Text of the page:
Comparative clinical characteristics and outcomes of patients with community acquired bacteremia caused by Escherichia coli, Burkholderia pseudomallei and Staphylococcus aureus: A prospective observational study (Ubon-sepsis).
Somayaji R., Hantrakun V., Teparrukkul P., Wongsuvan G., Rudd KE., Day NPJ., West TE., Limmathurotsakul D.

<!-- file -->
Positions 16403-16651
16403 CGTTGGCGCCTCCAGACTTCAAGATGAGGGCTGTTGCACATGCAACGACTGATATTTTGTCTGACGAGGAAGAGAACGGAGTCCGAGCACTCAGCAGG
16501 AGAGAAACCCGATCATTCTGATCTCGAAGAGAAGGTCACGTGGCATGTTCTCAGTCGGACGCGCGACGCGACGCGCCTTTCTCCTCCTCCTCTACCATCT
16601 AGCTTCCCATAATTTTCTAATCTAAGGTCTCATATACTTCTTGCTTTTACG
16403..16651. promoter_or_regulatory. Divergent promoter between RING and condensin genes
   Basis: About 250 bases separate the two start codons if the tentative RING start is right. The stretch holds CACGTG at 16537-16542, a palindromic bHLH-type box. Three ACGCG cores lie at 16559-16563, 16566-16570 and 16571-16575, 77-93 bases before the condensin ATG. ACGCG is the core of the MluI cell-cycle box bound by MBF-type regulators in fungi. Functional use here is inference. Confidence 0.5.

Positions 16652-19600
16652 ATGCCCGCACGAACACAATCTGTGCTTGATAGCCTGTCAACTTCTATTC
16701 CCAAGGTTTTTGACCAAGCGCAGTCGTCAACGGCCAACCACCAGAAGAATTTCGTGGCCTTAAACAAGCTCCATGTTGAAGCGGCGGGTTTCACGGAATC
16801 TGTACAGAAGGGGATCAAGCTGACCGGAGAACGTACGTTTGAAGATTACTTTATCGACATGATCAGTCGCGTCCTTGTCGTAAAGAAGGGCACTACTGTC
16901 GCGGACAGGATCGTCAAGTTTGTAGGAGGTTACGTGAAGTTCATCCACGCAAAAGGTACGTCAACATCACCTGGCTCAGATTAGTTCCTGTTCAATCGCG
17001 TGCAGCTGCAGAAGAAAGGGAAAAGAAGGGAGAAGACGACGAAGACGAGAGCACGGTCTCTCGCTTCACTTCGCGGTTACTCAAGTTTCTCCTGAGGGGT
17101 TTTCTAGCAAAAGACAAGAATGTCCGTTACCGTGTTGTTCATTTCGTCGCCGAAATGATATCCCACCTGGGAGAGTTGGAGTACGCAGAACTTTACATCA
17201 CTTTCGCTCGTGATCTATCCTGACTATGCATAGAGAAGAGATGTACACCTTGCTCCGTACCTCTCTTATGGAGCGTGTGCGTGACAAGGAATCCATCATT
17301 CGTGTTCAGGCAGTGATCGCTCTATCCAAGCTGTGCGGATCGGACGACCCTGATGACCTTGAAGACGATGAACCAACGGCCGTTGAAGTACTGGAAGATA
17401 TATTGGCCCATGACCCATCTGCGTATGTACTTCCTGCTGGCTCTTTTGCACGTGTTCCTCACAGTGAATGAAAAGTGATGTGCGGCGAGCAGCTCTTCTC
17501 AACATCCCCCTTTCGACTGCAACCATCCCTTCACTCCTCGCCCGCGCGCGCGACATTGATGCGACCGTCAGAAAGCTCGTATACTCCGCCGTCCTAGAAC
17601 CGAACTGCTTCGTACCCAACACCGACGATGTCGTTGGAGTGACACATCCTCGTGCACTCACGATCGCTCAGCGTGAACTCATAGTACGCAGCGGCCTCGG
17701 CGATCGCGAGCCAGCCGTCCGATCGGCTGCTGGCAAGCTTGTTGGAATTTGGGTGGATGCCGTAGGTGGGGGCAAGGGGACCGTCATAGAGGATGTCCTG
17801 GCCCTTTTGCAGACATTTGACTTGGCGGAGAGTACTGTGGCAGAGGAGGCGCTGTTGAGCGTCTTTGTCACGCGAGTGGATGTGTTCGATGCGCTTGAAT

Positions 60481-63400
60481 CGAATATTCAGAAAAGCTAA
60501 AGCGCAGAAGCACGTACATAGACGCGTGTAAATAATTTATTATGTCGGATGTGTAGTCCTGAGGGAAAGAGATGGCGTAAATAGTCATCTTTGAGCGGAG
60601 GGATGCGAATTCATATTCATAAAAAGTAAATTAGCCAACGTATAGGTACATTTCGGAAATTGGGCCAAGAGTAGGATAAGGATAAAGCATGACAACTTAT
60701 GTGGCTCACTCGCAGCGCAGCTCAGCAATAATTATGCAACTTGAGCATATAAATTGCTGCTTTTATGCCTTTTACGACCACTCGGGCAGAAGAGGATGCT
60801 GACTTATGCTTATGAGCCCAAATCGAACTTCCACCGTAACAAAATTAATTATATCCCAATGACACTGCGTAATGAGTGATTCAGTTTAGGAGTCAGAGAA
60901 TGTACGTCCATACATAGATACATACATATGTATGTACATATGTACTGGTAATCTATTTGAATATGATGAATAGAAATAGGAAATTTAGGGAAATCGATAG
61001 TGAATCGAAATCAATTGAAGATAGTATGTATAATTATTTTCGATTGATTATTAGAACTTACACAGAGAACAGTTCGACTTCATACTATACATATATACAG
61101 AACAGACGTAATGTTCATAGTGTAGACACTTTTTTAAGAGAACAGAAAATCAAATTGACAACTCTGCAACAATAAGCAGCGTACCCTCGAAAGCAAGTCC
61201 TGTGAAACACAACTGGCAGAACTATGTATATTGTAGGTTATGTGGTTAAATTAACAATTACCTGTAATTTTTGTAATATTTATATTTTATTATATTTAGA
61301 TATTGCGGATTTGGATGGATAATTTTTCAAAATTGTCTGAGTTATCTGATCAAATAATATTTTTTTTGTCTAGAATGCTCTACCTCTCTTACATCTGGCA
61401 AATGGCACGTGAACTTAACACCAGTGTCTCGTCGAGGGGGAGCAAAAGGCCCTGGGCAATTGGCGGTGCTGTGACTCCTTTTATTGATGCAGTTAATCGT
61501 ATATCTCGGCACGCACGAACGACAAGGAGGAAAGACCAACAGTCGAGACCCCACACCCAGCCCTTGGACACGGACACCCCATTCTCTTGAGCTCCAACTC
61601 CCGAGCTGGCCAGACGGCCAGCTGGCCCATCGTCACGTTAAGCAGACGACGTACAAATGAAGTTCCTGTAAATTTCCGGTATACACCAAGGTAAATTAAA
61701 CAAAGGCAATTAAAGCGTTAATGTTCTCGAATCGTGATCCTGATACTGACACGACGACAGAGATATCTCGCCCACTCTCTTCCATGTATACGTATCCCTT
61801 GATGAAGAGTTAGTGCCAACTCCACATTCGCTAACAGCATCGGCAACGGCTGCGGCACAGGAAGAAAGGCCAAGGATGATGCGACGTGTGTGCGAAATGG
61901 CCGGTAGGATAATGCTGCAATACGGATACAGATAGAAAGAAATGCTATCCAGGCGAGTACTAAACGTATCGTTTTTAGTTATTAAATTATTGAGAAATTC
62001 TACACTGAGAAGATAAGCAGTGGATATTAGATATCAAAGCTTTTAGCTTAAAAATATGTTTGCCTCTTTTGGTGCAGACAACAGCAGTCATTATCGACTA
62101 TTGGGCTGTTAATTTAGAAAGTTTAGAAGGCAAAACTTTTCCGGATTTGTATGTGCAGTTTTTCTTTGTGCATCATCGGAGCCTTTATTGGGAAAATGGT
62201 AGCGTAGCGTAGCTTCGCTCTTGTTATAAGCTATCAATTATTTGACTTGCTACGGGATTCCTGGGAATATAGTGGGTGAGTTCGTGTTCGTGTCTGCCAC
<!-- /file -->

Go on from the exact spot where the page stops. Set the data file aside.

BACKGROUND: Community acquired bacteremia (CAB) is a common cause of sepsis in low and middle-income countries (LMICs). However, knowledge about factors associated with outcomes of CAB in LMICs is limited. METHODOLOGY/PRINCIPAL FINDINGS: A prospective observational study (Ubon-sepsis) of adults admitted to a referral hospital with community-acquired infection in Northeastern Thailand was conducted between March 1, 2013 and February 1, 2017. In the present analysis, patients with a blood culture collected within 24 hours of admission that was positive for one of the three most common pathogens were studied. Clinical features, management, and outcomes of patients with each cause of CAB were compared. Of 3,806 patients presenting with community-acquired sepsis, 155, 131 and 37 patients had a blood culture positive for Escherichia coli, Burkholderia pseudomallei and Staphylococcus aureus, respectively. Of these 323 CAB patients, 284 (89%) were transferred from other hospitals. 28-day mortality was highest in patients with B. pseudomallei bactaeremia (66%), followed by those with S. aureus bacteraemia (43%) and E. coli (19%) bacteraemia. In the multivariable Cox proportional hazards model adjusted for age, sex, transfer from another hospital, empirical antibiotics prior to or during the transfer, and presence of organ dysfunction on admission, B. pseudomallei (aHR 3.78; 95%CI 2.31-6.21) and S. aureus (aHR 2.72; 95%CI 1.40-5.28) bacteraemias were associated with higher mortality compared to E. coli bacteraemia. Receiving empirical antibiotics recommended for CAB caused by the etiologic organism prior to or during transfer was associated with survival (aHR 0.58; 95%CI 0.38-0.88). CONCLUSIONS/SIGNIFICANCE: Mortality of patients with CAB caused by B. pseudomallei was higher than those caused by S. aureus and E. coli, even after adjusting for presence of organ dysfunction on admission and effectiveness of empirical antibiotics received. Improving algorithms or rapid diagnostic tests to guide early empirical antibiotic may be key to improving CAB outcomes in LMICs.